2.Level of Parental Care - Parents provision for their children’s needs – Arguably, for the first time in history, the middle and, to a lesser extent, lower class of society have been able to provide their children with a better lifestyle than their own. One outcome of this cultural phenomenon is that we have little appreciation of the value of money and have become a society of disposable consumerism. We need to have the fastest, newest and the best, irregardless of whether what we have is sufficient to our needs. In addition, we have become a society that believes it is entitled to what it wants.

3.Change in the Moral Fabric of Western Society – Another of the recent changes in modern society has been a transition to a fault-less society. “It is not my fault” and “I come from a dysfunctional family” are examples of typical excuses. I suggest that most, if not every, family is dysfunctional to some degree. I believe we are responsible for our own actions. If we have weaknesses, then we should deal with them (mental illness being an exception), not persist in using them as crutches to avoid responsibility for our actions.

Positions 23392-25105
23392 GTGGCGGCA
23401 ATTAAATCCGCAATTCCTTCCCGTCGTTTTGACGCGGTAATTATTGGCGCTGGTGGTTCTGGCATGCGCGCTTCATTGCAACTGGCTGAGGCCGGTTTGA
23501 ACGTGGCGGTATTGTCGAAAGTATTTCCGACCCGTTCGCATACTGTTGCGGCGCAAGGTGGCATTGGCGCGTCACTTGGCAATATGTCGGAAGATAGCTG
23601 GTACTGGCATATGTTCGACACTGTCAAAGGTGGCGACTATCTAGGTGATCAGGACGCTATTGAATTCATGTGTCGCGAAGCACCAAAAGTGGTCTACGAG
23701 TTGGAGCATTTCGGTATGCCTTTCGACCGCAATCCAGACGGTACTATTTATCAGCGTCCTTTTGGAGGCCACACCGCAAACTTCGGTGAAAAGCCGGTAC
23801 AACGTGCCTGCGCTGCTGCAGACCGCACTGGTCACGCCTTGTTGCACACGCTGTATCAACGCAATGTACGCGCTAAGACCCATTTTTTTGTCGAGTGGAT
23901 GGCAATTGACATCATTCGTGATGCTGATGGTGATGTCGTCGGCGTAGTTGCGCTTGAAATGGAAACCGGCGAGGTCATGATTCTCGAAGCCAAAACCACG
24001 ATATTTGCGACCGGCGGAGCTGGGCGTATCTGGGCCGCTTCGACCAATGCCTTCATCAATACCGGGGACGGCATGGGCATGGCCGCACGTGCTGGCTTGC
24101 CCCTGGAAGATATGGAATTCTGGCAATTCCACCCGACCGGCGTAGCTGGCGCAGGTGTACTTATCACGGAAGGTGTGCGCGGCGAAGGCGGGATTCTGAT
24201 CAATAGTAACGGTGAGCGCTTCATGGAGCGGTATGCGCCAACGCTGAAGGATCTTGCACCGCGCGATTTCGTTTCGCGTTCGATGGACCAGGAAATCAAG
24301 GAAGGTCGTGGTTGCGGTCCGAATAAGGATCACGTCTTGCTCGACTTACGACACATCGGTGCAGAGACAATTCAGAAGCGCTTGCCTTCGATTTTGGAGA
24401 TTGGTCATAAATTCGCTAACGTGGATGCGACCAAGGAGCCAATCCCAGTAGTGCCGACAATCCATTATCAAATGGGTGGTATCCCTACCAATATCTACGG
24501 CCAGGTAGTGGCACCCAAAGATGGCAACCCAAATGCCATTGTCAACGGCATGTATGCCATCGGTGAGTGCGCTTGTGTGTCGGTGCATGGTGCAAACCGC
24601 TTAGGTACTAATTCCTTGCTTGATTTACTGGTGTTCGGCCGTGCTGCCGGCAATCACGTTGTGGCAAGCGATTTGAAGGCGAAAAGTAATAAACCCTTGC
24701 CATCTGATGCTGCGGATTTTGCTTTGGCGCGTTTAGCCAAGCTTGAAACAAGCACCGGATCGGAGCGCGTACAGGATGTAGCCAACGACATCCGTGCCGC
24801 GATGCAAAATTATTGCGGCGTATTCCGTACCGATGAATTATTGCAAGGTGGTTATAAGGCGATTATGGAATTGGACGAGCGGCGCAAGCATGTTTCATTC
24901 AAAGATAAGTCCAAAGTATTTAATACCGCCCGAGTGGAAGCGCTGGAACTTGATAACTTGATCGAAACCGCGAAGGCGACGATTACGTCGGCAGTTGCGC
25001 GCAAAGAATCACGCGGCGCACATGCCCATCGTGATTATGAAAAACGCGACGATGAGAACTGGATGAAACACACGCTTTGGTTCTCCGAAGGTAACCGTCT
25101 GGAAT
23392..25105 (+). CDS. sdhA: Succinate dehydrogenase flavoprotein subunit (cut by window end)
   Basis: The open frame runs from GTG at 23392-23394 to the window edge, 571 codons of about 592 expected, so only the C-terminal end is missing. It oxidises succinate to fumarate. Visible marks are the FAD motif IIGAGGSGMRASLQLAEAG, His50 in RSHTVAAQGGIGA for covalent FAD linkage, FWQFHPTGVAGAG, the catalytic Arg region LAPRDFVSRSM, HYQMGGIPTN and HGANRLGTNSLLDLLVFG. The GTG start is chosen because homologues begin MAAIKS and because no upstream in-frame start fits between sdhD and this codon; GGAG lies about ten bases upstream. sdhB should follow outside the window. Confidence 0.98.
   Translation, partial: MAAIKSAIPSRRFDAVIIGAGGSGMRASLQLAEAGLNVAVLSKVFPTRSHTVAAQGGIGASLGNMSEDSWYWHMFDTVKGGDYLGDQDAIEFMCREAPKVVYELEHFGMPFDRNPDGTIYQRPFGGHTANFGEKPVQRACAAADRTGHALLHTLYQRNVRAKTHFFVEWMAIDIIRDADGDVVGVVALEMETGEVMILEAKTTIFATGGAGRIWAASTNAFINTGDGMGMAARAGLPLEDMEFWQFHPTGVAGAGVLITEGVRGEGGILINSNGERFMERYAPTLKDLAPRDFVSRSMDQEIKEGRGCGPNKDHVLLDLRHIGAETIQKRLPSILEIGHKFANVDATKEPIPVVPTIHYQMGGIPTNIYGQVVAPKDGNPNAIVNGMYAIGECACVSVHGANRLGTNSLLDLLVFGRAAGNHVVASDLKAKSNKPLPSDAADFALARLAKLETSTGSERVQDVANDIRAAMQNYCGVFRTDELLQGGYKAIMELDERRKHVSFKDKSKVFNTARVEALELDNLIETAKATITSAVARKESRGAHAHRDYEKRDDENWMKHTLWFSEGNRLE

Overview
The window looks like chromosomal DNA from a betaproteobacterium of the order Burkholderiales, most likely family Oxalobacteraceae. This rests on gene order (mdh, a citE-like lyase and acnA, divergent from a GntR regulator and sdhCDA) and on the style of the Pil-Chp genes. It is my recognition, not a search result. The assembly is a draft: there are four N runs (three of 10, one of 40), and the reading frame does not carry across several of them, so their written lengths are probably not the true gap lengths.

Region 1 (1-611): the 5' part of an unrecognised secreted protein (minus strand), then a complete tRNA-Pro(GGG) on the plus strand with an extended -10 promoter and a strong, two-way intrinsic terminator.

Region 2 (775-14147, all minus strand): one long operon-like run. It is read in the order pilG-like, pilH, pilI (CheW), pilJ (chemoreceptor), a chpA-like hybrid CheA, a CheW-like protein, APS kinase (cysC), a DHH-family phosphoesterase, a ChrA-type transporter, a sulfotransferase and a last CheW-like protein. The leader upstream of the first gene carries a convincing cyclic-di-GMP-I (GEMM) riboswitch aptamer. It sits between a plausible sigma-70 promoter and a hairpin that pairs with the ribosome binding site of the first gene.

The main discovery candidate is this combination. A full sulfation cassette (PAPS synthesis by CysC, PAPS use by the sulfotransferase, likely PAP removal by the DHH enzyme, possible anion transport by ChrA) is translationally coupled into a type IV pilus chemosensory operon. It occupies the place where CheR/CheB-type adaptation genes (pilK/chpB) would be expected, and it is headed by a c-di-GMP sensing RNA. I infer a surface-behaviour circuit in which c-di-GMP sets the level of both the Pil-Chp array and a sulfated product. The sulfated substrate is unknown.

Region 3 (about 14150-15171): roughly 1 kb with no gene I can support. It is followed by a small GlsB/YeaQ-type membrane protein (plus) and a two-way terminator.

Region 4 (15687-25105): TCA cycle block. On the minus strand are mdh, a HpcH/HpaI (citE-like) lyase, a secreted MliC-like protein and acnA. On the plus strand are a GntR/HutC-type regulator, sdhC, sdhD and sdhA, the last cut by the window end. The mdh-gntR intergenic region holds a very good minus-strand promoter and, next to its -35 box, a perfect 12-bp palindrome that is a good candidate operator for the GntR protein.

4.Unreasonable Expectations – Defining one’s happiness has become a result of “how much” one has and comparing it to what others have regardless if you’re enjoying it or not. Unhappiness is a result of a misalignment of reality to the associated expectations.

So as a result, undue stress persists, we continue to stay in a state of “I WIN, YOU LOSE” mentality and pop pills to mask our health symptoms rather than discover the source of them.

So how do we break the chain or readjust our state of mind to create a more healthy environment for ourselves and others?


- State of Being